The "soft stuff" at most PE firms is ass. I'll just compare with consulting to illustrate.gives out superlative awards (including "quick" promotes) like candy, whereas being a good PE associate means you might get a nice rec letter and deal-flow. When it comes to nonprofit work, MBB definitely has a more centralized system of getting junior folks involved (including with work projects), whereas big bad PE firms tend to be a lot more decentralized (rich guys contributing to good causes with their own money on their own time). Again, your like helping plant a garden at a community center once at a firm event doesn't compare to the consultant who can take on real work with a struggling local opera house or even the government for some noble cause. The same thing when it comes to firm-building / diversity; the bigger consultancies and tech firms have myriad affinity groups and diversity initiatives that juniors can serve on and help out with, whereas the nature of on-cycle recruiting is that PE associates are "lucky" to even be one of 12 interviews a banker is going through to get hired. Good luck building a tangible record with that little exposure.
ECs / post-work. My sense is most PE VPs want to do a good job writing letters for their associates so they can get into their alma maters, but they seem to be kind of passive about the overall application process. Consultancies, on the other hand, seem to love their feeder status and will hook up their juniors with nonprofit (usually BS fundraising roles, but sometimes better stuff) roles and connections outside of work. Also, the secondment model means consultants can spend a year actually doing operational work while PE associates claim they have "insight" into it while modeling, and usually, MBB will support a move to the next job (really common to see government, social capital, startup, nonprofit work, even going home and starting your failed startup) for a year or two pre-app that's just plain more interesting than the average 2+2 IB to PE guy. My feeling is the schools are looking for more interesting profiles and vulnerability or whatever in the overrepresented camps, and having that "alternative" experience really helps build out the story in a way big bad PE really doesn't.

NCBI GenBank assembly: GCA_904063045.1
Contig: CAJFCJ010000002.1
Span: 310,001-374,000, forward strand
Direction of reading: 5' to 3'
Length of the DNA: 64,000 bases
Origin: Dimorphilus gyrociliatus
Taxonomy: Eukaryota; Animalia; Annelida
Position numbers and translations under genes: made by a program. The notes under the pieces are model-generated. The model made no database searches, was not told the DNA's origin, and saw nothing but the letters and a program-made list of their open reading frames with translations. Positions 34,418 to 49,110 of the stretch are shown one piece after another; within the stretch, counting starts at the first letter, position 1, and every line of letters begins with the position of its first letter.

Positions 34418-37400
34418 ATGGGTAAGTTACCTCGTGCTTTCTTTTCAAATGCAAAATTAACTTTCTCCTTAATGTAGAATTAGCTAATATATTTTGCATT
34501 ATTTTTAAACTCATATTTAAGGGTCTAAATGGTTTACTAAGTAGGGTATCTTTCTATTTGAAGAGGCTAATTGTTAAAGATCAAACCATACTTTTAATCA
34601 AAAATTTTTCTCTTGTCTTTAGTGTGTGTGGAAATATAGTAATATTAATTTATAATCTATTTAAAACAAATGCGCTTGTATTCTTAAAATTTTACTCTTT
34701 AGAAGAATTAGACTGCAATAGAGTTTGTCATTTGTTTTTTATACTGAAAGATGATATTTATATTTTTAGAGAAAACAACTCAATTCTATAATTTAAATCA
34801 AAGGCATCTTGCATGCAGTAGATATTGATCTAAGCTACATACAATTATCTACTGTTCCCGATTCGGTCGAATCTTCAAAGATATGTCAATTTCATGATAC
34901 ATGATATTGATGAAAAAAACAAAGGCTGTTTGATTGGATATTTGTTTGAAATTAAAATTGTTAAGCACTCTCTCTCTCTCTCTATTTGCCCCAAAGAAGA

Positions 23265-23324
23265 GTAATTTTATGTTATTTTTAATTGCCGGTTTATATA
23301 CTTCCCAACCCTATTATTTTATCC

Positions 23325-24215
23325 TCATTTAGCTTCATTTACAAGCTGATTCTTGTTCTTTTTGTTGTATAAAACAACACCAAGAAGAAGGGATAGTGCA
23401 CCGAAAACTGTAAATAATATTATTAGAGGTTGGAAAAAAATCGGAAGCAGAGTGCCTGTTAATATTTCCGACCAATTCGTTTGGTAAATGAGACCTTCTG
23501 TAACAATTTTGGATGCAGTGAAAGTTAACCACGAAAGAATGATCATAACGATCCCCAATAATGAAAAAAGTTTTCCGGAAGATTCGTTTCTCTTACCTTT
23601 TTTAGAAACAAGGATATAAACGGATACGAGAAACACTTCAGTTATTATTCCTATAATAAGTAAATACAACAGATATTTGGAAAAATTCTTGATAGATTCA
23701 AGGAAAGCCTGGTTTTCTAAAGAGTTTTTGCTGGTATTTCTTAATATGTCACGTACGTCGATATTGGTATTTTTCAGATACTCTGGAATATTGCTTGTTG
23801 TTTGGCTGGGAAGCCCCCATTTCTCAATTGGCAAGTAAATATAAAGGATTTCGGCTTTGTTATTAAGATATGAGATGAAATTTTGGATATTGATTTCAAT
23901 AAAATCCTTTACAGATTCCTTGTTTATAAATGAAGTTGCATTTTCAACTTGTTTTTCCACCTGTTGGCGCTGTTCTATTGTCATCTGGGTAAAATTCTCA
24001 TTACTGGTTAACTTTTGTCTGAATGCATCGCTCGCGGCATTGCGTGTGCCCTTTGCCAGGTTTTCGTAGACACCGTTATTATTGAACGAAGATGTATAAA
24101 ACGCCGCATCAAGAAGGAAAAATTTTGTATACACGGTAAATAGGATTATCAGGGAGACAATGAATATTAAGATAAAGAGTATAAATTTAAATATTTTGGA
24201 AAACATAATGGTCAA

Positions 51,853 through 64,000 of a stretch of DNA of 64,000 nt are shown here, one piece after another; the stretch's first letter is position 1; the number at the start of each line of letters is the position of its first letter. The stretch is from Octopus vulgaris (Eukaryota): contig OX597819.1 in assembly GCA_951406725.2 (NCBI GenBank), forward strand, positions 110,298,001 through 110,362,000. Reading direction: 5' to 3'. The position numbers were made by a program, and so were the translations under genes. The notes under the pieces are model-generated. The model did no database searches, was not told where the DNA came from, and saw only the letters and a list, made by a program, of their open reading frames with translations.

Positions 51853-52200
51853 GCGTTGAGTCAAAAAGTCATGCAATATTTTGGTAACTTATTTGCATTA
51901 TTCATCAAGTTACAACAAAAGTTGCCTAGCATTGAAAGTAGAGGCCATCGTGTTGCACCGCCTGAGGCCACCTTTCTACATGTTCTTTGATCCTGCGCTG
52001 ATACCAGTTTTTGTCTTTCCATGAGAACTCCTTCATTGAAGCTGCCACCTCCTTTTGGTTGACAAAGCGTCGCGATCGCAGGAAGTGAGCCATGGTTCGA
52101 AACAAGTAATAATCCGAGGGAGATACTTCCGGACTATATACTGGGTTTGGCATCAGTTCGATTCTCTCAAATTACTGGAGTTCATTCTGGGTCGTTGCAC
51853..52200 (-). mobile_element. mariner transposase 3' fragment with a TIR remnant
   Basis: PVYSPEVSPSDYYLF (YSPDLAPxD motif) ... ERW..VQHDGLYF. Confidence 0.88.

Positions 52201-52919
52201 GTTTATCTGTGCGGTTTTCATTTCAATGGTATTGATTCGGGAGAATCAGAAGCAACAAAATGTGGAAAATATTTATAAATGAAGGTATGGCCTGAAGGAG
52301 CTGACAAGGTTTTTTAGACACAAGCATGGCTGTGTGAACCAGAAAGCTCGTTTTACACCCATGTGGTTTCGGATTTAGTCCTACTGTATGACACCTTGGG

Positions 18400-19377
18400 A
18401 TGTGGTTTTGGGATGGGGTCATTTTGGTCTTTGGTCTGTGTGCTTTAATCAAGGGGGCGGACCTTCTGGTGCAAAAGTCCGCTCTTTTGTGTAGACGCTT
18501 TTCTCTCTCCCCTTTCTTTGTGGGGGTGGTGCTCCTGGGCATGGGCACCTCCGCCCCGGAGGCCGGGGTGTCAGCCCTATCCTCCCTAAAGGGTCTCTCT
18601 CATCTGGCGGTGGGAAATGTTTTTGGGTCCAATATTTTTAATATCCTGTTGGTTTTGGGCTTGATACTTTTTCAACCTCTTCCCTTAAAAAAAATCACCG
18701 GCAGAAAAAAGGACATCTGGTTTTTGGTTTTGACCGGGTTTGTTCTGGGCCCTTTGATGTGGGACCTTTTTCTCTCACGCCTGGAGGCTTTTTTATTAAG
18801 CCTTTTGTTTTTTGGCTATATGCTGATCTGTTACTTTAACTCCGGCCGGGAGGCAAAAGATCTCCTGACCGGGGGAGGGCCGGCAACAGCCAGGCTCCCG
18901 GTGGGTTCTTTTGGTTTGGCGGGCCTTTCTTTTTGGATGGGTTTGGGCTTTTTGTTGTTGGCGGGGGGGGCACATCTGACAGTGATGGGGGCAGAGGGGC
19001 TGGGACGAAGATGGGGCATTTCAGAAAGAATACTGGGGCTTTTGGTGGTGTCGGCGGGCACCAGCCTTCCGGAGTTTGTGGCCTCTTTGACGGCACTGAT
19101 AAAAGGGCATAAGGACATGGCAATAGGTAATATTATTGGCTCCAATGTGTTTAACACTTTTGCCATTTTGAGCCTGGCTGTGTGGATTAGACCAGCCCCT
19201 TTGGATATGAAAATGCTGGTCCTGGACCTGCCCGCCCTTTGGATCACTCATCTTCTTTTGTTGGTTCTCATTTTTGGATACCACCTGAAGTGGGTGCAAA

A caveat to all the above: the pipeline is still going to be fine in toto, the industry is going to send a ton of people to school every year, and honestly at most non-H/S/W schools, just going to a good bank and good shop with good stats is going to be fine. I'm just trying to calibrate expectations as to why, especially for non-diverse applicants, coming from "the path" is no gimme for HBS or GSB admissions like it's sometimes portrayed to be, or you might think it is when every mid-level to a senior person at your firm seems to be an alum.